I believe angels, and particularly St. Michael the Archangel, helped me deal with my experience. I even saw St. Michael once. I remember his gold wings with the silver tips. I would feel him with me a number of times. I believe it was St. Michael who made it so I could suppress my horror at being abused until I could deal with it as an adult. Out of love, and with no knowledge of the abuse I suffered, my parents adopted me. I went on to have a happy childhood with my new Daddy and Mommy, and I never had to express any sad or negative thoughts because they came much later. When they came, they were like boulders on my heart, but I was older and had more understanding, and I had people around me who supported me in my delicate mental state.

Part of healing is getting to be happy within your own being. Dr. Carter, my psychologist, and I began and continue to sign correspondence with four A’s that have become a symbol and a bond between us. The A’s stand for Admiration, Affection, Appreciation and Always. I take them to heart. They are part of my being. Working with my therapist, I began being hopeful. I concentrated on hope and love and being aware of the strength that is in all of us. I began seeing what I needed to do to and set about doing it. Life took on a wonderful new meaning. Realizing it also increased my spirituality.

The symbol of my inner strength became the Beautiful Warrior. I saw her in my mind. She was riding on her golden horse. The image has meaning to me. It not only meant strength but courage and the fearlessness to move forward. I have always admired Native American culture, and I was warmed by the vision of the Native American woman that came to me.

Dolores M. Miller is a poet and author living in Philadelphia, PA. Dolores lives with her Knight in Shining armor, Larry, and together they have two grown children. Their four grandchildren are a source of joy and inspiration.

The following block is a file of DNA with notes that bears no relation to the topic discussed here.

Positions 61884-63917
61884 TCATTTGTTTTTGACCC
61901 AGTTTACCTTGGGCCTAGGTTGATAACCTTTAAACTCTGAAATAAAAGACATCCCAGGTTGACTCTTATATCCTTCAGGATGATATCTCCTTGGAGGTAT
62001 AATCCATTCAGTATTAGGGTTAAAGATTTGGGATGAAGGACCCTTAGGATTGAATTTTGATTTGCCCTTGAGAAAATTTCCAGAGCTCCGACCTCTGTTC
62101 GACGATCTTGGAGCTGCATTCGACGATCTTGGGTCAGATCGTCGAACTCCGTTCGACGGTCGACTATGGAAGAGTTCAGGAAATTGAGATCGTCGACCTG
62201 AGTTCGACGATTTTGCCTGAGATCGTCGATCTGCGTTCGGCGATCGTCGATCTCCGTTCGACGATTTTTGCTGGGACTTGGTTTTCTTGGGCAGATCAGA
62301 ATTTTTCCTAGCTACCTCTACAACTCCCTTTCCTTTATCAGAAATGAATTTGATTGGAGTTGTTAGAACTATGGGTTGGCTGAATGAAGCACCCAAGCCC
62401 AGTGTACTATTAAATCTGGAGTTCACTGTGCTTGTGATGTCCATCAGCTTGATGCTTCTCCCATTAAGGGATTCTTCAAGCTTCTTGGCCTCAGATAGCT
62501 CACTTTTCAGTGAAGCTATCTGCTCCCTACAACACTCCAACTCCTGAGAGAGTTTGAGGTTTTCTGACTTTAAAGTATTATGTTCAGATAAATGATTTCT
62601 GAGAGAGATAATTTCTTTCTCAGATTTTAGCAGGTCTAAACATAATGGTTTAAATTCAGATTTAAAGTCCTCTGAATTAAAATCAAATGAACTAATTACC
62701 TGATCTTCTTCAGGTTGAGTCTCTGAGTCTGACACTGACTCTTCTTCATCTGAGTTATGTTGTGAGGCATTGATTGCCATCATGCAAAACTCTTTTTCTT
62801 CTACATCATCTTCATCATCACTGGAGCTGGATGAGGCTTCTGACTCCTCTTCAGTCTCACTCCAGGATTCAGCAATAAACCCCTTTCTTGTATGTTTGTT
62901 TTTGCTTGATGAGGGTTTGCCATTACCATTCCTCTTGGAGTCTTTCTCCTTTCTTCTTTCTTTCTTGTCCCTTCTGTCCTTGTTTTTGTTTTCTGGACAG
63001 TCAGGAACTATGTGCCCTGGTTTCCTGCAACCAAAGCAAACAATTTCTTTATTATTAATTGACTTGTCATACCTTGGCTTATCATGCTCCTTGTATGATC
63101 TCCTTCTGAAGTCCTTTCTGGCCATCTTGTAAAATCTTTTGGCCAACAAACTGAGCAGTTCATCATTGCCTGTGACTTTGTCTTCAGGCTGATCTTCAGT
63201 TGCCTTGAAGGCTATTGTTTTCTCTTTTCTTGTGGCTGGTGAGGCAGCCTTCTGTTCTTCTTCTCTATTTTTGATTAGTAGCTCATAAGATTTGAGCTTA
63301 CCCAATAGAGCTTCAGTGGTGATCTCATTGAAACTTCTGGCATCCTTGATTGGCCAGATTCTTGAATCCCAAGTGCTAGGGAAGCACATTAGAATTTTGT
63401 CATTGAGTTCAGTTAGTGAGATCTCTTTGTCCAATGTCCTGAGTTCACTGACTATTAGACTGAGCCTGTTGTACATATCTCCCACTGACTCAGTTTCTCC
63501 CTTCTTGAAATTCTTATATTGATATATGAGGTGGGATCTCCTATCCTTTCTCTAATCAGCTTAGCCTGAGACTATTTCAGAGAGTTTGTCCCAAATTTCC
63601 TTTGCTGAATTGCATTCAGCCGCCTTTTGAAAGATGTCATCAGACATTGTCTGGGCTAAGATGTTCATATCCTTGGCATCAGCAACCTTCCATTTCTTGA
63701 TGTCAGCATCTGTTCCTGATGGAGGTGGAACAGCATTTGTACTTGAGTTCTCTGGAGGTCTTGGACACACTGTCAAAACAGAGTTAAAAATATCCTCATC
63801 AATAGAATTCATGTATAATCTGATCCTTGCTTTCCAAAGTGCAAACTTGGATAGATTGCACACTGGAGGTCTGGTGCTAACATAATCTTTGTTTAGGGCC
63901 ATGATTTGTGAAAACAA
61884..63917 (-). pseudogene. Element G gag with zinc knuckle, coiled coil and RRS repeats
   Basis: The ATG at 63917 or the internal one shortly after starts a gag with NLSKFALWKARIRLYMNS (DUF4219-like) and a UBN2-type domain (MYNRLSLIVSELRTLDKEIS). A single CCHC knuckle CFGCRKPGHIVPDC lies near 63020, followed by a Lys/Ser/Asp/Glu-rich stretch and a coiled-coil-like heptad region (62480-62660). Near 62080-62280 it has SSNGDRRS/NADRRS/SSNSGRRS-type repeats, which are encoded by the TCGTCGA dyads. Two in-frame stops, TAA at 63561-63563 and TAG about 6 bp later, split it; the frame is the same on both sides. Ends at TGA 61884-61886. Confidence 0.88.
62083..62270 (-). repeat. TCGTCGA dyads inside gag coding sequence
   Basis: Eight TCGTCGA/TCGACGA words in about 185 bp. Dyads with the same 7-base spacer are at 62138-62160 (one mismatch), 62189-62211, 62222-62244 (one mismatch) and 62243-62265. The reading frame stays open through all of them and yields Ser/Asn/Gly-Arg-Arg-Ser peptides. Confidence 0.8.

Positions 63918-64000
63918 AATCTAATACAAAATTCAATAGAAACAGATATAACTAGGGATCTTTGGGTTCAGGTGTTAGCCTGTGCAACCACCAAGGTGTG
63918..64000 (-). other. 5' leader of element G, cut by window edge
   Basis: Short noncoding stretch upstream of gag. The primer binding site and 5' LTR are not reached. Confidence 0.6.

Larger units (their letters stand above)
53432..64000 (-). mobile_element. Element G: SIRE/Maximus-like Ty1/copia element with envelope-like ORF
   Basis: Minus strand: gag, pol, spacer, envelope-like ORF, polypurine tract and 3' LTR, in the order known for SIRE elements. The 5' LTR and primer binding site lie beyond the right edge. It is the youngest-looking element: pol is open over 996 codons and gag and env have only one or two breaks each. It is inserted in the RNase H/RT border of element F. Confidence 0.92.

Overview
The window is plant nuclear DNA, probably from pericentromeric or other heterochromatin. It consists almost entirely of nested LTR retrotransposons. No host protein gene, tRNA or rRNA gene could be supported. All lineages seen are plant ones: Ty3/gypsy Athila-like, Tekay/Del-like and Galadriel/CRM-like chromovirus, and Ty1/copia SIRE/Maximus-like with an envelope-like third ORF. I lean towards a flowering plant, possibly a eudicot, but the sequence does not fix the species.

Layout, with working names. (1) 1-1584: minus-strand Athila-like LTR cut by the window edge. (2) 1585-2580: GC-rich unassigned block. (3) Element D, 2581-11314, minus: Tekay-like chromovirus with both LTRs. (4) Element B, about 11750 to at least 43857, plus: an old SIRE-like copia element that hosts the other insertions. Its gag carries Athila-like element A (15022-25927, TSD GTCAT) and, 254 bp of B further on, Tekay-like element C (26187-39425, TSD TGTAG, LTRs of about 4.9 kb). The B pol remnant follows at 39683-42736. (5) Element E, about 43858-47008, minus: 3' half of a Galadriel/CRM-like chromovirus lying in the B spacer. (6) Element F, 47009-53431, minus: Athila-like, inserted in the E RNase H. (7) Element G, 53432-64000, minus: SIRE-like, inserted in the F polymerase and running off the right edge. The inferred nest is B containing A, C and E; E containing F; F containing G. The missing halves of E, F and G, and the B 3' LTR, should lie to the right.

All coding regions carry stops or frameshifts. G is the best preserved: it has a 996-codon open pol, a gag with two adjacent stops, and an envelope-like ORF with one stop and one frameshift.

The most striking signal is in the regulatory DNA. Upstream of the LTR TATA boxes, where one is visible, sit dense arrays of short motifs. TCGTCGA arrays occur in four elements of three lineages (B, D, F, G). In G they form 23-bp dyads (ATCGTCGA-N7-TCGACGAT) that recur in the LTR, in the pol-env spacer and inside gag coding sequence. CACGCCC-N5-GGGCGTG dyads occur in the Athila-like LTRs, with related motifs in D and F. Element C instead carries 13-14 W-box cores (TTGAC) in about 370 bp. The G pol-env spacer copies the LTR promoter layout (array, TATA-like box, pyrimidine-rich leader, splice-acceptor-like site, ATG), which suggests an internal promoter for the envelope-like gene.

Dolores is a compassionate, giving and loving person. In her writing she strives to convey the message of the human spirit to overcome adversity, see the beauty of nature and know God’s healing love.

Dolores is also grateful for having had parents who adopted her out of a horrific situation. She is a survivor of childhood abuse. She says “there are so many children who are in abusive homes for most of their lives. Making a difference through my work is rewarding and a source of beauty, love and healing for the community… and the world”.

 The Support Center for Child Advocates has a special place in her heart. For all the children committed to the care of Child Advocates, they work to ensure safety, health, education, family permanency and access to justice.

Each book sold, benefits the Support Center for Child Advocates of Philadelphia. The Support Center for Child Advocates provides legal assistance and social service advocacy to abused children. The mission of Child Advocates is to advocate for victims of child abuse and neglect in Philadelphia with the goal of securing a permanent, nurturing environment for every child. They seek to protect children by securing social services, finding alternative homes and helping them testify in court against their abusers.

Dolores dreams of a better world and strives to make a difference, especially in the lives of children. Dolores was adopted out of a terrible situation and she can’t imagine living her entire life in that environment. Child advocates seeks to better the lives of those in danger.

By purchasing books from the Beautiful Warrior you are providing support to the children and those in need – allowing Dolores to continue in her great works. Books may be purchased through,, or Barnes and Noble.